Gold finds its feet as geopolitical risk catalyzes demand


  • Gold finds support amid continued geopolitical risk aversion.
  • Demand from investors including central banks due to Gold’s safe-haven qualities remains high. 
  • XAU/USD finds support and remains in a short-term uptrend, indicating it could recover.   

Gold price (XAU/USD) stabilizes in the $2,330s on Tuesday as geopolitical risks continue to stoke demand for the safe-haven asset. 

Gains may be capped, however, after data out of the US indicated interest rates will probably remain elevated for some time yet, reducing the attractiveness of the non-yielding precious metal. 

Gold price finds a floor on geopolitical risks

Gold price finds a floor on Tuesday as rising geopolitical risks prime demand for the safe-haven asset. 

Increasing protests against Israel’s occupation of Gaza, Russia’s opening up of a new front in Ukraine, as well as fears of a fragmentation in global trade have lifted the “threat-level” of geopolitical risk up a notch. 

IMF warns that global trade is at risk

In a speech to the Stanford Institute for Economic Policy Research on Monday, Gita Gopinath, the First Deputy Managing Director of the IMF warned: “Countries are reevaluating their trading partners based on economic and national security concerns,” adding that if the trend continued, “we could see a broad retreat from global rules of engagement and, with it, a significant reversal of the gains from economic integration.”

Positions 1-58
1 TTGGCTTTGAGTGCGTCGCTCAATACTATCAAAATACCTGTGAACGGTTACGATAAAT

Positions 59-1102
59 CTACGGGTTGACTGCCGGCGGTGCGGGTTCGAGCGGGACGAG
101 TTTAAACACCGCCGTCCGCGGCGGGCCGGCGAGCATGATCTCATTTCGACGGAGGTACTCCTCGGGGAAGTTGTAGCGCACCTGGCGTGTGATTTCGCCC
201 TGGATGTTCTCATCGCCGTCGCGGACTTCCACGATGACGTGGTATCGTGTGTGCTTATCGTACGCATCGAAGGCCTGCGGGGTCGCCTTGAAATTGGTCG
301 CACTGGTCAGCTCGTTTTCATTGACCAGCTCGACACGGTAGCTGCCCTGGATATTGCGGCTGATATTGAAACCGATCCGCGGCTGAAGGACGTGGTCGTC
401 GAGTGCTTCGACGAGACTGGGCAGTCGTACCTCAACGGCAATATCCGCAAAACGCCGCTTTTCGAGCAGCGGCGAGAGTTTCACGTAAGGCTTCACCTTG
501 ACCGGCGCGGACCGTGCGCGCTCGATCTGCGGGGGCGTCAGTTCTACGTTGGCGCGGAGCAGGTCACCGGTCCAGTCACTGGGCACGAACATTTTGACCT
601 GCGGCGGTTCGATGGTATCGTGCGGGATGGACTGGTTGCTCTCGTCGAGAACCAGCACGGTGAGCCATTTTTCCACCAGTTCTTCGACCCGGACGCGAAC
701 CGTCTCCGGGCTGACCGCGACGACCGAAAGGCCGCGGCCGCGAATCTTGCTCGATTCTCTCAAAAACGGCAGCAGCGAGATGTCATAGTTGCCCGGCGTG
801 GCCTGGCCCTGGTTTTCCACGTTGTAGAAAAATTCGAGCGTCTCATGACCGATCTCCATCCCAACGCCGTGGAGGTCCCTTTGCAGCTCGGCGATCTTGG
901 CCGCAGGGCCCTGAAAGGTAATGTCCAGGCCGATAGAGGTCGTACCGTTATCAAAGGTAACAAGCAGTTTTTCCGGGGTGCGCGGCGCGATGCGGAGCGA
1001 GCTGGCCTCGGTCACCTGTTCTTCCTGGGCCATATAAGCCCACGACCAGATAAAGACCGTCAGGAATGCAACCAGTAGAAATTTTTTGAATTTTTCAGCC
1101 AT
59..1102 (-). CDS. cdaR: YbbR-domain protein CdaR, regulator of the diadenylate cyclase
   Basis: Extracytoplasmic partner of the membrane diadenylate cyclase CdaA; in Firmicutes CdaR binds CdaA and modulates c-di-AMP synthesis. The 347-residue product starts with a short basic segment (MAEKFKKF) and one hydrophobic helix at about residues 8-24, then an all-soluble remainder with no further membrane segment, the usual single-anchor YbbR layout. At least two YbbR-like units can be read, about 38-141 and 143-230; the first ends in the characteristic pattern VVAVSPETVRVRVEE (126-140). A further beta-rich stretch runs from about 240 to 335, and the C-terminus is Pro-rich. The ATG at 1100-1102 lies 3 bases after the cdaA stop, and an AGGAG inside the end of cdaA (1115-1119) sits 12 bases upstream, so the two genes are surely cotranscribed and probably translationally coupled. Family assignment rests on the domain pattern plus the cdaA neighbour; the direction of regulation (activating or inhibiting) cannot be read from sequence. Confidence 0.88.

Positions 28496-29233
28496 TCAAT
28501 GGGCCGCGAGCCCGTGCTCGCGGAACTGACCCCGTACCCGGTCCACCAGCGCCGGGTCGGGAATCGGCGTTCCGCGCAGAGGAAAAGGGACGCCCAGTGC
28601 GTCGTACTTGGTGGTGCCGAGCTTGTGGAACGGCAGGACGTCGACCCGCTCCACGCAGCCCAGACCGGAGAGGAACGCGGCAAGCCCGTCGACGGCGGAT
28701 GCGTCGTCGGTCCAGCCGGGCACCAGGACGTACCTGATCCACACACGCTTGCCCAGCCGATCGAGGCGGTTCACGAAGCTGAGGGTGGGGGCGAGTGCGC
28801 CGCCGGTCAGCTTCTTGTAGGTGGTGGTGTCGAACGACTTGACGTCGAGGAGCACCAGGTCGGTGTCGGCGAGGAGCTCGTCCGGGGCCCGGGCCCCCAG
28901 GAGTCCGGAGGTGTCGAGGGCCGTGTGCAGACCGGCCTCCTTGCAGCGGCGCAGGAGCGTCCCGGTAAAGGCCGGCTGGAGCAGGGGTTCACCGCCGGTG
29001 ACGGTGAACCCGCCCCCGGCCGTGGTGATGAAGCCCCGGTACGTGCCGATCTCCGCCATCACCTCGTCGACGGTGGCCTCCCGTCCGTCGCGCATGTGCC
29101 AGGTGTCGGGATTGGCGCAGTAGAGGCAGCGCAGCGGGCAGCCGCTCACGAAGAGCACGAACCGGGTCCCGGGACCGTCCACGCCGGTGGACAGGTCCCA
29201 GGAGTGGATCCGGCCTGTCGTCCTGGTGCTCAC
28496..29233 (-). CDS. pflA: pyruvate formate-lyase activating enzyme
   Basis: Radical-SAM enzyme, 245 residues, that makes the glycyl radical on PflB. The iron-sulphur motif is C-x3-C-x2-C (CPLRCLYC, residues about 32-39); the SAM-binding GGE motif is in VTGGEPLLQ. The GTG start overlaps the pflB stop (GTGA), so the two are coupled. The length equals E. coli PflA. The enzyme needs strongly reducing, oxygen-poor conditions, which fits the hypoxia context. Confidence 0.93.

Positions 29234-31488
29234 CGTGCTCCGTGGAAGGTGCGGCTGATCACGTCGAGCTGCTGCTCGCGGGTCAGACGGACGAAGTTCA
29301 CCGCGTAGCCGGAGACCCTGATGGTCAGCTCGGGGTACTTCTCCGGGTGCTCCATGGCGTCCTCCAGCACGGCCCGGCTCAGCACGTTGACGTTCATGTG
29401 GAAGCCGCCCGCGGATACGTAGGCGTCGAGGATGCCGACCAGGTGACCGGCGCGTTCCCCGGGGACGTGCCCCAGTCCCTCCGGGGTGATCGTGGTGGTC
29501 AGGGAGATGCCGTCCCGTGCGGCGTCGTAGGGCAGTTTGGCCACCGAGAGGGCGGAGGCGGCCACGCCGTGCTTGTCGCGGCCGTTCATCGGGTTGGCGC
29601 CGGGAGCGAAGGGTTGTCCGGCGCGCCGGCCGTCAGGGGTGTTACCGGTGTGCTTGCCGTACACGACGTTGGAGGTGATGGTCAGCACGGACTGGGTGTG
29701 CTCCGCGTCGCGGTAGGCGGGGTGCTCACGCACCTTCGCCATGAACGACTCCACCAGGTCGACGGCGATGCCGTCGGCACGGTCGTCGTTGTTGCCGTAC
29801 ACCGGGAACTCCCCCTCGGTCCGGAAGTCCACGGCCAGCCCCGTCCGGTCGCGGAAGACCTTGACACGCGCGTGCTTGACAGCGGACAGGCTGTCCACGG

Western and US sanctions against Russia, Iran and other emerging market nations are a factor in the “fragmentation” of trade alliances along geopolitical lines. The response by investors and central banks is to horde Gold. 

Golden alternative to the US Dollar

The move by BRICs nations away from the use of the US Dollar as the medium of international trade has increased demand for Gold as a possible replacement. 

This has been the main reason for the surge in non-Western central bank demand for Gold and a corresponding reduction in US Dollar reserves. 

Gold is seen as a possible replacement for the US Dollar as a safe store of value in international trade deals between nations with volatile domestic currencies, according to Carnegie Endowment for International Peace, an advisory service based in Washington. 

Gold capped by US data 

Gold price upside may be capped, however, following survey data from the Reserve Bank of New York which showed US consumers still expect shop prices to rise over the next year. The data indicates the Federal Reserve (Fed) might have to keep interest rates elevated for longer to wrestle inflation down. 

NY Consumer Sentiment in April, released on Monday, showed one-year-ahead inflation expectations rose to 3.3%, from 3.0% in March, the level it had been at since November 2023. The reading is well above the 2.0% target of the Federal Reserve and makes it likely the Fed will keep interest rates higher for longer.